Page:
Background: The role of a robotic assistant in laparoscopic cholecystectomy is controversial. While some trials have shown distinct advantages of a robotic assistant over a human assistant others have not, and it is unclear which robotic assistant is best.
Objectives: The aims of this review are to assess the benefits and harms of a robot assistant versus human assistant or versus another robot assistant in laparoscopic cholecystectomy, and to assess whether the robot can substitute the human assistant.
Search methods: We searched the Cochrane Central Register of Controlled Trials (CENTRAL) in The Cochrane Library, MEDLINE, EMBASE, and Science Citation Index Expanded (until February 2012) for identifying the randomised clinical trials.
Selection criteria: Only randomised clinical trials (irrespective of language, blinding, or publication status) comparing robot assistants versus human assistants in laparoscopic cholecystectomy were considered for the review. Randomised clinical trials comparing different types of robot assistants were also considered for the review.
Data collection and analysis: Two authors independently identified the trials for inclusion and independently extracted the data. We calculated the risk ratio (RR) or mean difference (MD) with 95% confidence interval (CI) using the fixed-effect and the random-effects models based on intention-to-treat analysis, when possible, using Review Manager 5.
Main results: We included six trials with 560 patients. One trial involving 129 patients did not state the number of patients randomised to the two groups. In the remaining five trials 431 patients were randomised, 212 to the robot assistant group and 219 to the human assistant group. All the trials were at high risk of bias. Mortality and morbidity were reported in only one trial with 40 patients. There was no mortality or morbidity in either group. Mortality and morbidity were not reported in the remaining trials. Quality of life or the proportion of patients who were discharged as day-patient laparoscopic cholecystectomy patients were not reported in any trial. There was no significant difference in the proportion of patients who required conversion to open cholecystectomy (2 trials; 4/63 (weighted proportion 6.4%) in the robot assistant group versus 5/70 (7.1%) in the human assistant group; RR 0.90; 95% CI 0.25 to 3.20). There was no significant difference in the operating time between the two groups (4 trials; 324 patients; MD 5.00 minutes; 95% CI -0.55 to 10.54). In one trial, about one sixth of the laparoscopic cholecystectomies in which a robot assistant was used required temporary use of a human assistant. In another trial, there was no requirement for human assistants. One trial did not report this information. It appears that there was little or no requirement for human assistants in the other three trials. There were no randomised trials comparing one type of robot versus another type of robot.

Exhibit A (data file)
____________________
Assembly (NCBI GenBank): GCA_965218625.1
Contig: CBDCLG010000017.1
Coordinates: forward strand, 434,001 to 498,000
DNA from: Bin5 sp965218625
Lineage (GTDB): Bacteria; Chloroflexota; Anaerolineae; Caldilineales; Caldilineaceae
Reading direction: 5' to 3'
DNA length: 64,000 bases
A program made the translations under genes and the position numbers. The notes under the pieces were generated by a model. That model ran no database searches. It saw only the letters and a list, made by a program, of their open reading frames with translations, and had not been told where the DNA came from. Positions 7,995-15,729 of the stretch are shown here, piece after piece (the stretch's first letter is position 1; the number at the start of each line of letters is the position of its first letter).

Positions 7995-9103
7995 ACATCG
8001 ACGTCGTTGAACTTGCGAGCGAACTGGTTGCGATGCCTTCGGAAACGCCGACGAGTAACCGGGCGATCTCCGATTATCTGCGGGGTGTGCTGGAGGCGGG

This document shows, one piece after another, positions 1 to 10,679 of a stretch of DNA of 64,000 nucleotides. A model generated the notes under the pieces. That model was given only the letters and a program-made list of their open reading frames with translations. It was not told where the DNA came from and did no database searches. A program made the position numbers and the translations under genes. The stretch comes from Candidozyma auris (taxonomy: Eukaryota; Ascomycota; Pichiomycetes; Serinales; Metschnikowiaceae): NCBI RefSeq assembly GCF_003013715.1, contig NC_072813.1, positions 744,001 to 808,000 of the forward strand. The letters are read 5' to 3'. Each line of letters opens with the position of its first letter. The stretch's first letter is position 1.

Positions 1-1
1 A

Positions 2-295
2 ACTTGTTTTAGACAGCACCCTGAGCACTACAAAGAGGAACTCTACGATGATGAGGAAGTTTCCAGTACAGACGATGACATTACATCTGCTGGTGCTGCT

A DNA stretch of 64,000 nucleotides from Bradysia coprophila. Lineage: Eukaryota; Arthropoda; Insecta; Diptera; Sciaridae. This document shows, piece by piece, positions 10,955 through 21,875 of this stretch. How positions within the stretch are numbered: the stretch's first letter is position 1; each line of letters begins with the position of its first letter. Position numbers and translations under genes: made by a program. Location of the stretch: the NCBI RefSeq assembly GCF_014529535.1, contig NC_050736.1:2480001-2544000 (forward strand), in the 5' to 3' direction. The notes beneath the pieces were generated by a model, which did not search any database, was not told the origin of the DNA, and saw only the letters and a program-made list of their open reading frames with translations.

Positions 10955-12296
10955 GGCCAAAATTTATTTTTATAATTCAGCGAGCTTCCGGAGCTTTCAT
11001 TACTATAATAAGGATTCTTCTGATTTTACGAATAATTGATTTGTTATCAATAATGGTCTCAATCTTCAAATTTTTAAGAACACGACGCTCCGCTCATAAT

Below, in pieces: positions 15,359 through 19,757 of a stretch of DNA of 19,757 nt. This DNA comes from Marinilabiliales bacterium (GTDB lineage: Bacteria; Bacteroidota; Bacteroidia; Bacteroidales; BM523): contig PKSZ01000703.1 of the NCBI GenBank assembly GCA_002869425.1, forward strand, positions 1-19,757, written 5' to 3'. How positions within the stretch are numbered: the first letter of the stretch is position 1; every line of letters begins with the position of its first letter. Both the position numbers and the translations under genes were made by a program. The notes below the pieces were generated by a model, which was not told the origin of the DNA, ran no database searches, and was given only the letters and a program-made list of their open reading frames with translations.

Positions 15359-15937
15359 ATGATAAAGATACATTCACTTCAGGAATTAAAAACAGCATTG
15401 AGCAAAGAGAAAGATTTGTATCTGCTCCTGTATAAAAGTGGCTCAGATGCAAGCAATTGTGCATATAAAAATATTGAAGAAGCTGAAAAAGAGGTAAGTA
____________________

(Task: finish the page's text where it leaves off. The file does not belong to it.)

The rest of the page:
Authors' conclusions: Robot assisted laparoscopic cholecystectomy does not seem to offer any significant advantages over human assisted laparoscopic cholecystectomy. However, all trials had a high risk of systematic errors or bias (that is, risk of overestimation of benefit and underestimation of harm). All trials were small, with few or no outcomes. Hence, the risk of random errors (that is, play of chance) is high. Further randomised trials with low risk of bias or random errors are needed.